By Nanci Dixon
Like many RVs with decal graphics, our motorhome had started to show signs of age after only four years. The decals were cracking and some were peeling. I was so proud of our still fairly new RV, that I just matched the paint and carefully painted in the cracks. That was NOT a good idea. Beyond being unbearably time-consuming, the rest of the decals continued to fade, crack and peel while my paint remained bright and shiny!
The decals were no longer available. The coach manufacturer had been sold and sold again. We hired our son to remove the decals. Now, at least we couldn’t see the decals cracking and peeling, but the process was not friendly to the exterior fiberglass. We debated our options and decided to have it repainted with full-body paint rather than buy another motorhome to begin our full-time journey.
After that decision, we did a lot of walking around campgrounds snapping photos of designs we liked, going to sales lots to see what was current, and, of course, did tons of research online. We looked into body wraps, too, but considering we were planning to keep the motorhome for a long time, we didn’t want peeling and fading to happen with body wraps later. There was a limited guarantee.
Finding a paint shop
First, we Googled “RV custom paint” and that brought up a good-sized list. Turns out there are a number of places across the country that do full-body RV painting. The first thing we learned? This would not be cheap.
We began calling around and found that some shops had a year wait and some painted the RVs for manufacturers. Those were the easiest to decide on since we just needed to see the RVs that they had painted on the sales lots. That helped eliminate several based on quality and price point.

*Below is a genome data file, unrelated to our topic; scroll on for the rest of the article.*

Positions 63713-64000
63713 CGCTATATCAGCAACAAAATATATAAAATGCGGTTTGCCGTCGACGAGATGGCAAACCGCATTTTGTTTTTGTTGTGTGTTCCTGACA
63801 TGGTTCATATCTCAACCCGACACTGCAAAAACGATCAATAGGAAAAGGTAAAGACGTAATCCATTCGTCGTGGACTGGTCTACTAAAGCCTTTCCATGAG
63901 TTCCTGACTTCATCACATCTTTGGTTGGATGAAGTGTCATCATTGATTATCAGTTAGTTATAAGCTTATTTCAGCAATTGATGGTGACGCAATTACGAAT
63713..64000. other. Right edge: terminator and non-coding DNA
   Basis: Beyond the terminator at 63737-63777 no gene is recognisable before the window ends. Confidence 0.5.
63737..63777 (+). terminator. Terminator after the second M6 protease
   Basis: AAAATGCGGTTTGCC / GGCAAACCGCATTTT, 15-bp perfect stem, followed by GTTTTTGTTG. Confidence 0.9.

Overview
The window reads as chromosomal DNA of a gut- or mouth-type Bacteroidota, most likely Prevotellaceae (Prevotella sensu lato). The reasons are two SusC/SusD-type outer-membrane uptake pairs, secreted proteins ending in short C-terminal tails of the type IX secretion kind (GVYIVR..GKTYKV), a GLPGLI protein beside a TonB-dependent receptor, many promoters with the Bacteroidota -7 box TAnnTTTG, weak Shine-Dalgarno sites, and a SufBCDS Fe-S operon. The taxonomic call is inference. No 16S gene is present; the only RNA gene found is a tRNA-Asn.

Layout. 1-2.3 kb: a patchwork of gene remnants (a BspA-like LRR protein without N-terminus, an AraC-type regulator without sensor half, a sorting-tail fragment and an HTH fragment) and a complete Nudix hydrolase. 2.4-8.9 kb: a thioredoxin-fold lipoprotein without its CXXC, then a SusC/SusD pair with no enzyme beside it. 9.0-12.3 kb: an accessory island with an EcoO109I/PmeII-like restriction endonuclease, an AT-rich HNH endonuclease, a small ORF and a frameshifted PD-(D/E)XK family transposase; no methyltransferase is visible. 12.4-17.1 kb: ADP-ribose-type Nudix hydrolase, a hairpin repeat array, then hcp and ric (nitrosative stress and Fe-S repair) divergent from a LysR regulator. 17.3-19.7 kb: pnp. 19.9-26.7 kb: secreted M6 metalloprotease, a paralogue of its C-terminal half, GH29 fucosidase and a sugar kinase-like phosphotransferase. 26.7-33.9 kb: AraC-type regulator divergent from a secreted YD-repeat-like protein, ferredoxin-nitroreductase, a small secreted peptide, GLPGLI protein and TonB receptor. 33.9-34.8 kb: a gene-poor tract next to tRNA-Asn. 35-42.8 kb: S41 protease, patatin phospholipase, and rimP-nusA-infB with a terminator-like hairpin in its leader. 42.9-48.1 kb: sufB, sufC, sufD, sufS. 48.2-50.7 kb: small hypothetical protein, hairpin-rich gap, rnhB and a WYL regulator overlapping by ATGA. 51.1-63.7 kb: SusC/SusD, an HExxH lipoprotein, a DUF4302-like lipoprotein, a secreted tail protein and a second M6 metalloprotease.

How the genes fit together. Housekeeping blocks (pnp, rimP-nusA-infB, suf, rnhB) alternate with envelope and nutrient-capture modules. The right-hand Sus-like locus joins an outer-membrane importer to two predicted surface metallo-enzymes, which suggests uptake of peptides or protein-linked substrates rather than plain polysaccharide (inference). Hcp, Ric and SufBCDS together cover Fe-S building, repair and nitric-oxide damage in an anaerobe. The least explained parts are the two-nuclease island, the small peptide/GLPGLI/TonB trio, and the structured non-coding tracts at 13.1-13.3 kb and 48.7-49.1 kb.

We also learned that some painted the sides of the slides while others didn’t. Some charged more for a second coat of clear coat. Some charged more for removing the old decals and some didn’t. Some replaced all the weatherstripping and slide seals and some did not. Some seemed to have an attitude and others were friendly and helpful. I actually made a spreadsheet with all the different options.
We decided on Precision Painting in Bremen, Indiana. They do the paint for Entegra as well as some of the Jayco line. Unfortunately, they no longer do many custom paint jobs, at least on older rigs. They are way too busy painting the new ones! We agreed on a ballpark price and set up a time to take it in. In the meantime, I “noodled” designs and things I liked over photos of our RV. It was really going to be a custom paint job!
The day came and we drove the motorhome from Minnesota to Indiana and sat down with the designer. Unbeknownst to me, I had brought ideas that were too close to existing RVs. Apparently, every paint job is copyrighted and the designers can’t replicate them. She worked on her computer and started showing us designs over photos she had taken of our RV. I could say “swirl less” or “swirl more”, “I like that!” or “I don’t like that!” Note, my husband promptly fell asleep in the comfortable chair and the designer and I continued to work on the design.
When the design was complete from every angle, my husband woke up to help with paint colors. There were hundreds to choose from! We could look at some RVs in process of being painted and done.
We went home and waited for the final plans. We received a digital image about a week later, made a few tweaks and both signed off on it.
Painting in progress
We were delighted that she sent photos in progress!
Picking it up in a snowstorm!
Fast forward to our retirement on December 31st. We picked up our drop-dead beautiful motorhome in a snowstorm on January 2! We were what you’d call “happy campers!”
Would we do it again?
Absolutely! We got compliment after compliment on it. Even though two years later we upgraded to diesel, I wouldn’t hesitate to have a rig custom painted. Did we recoup our investment? Only a part of it in resale, but we had the satisfaction of a beautiful eye-catching coach unlike anyone else’s.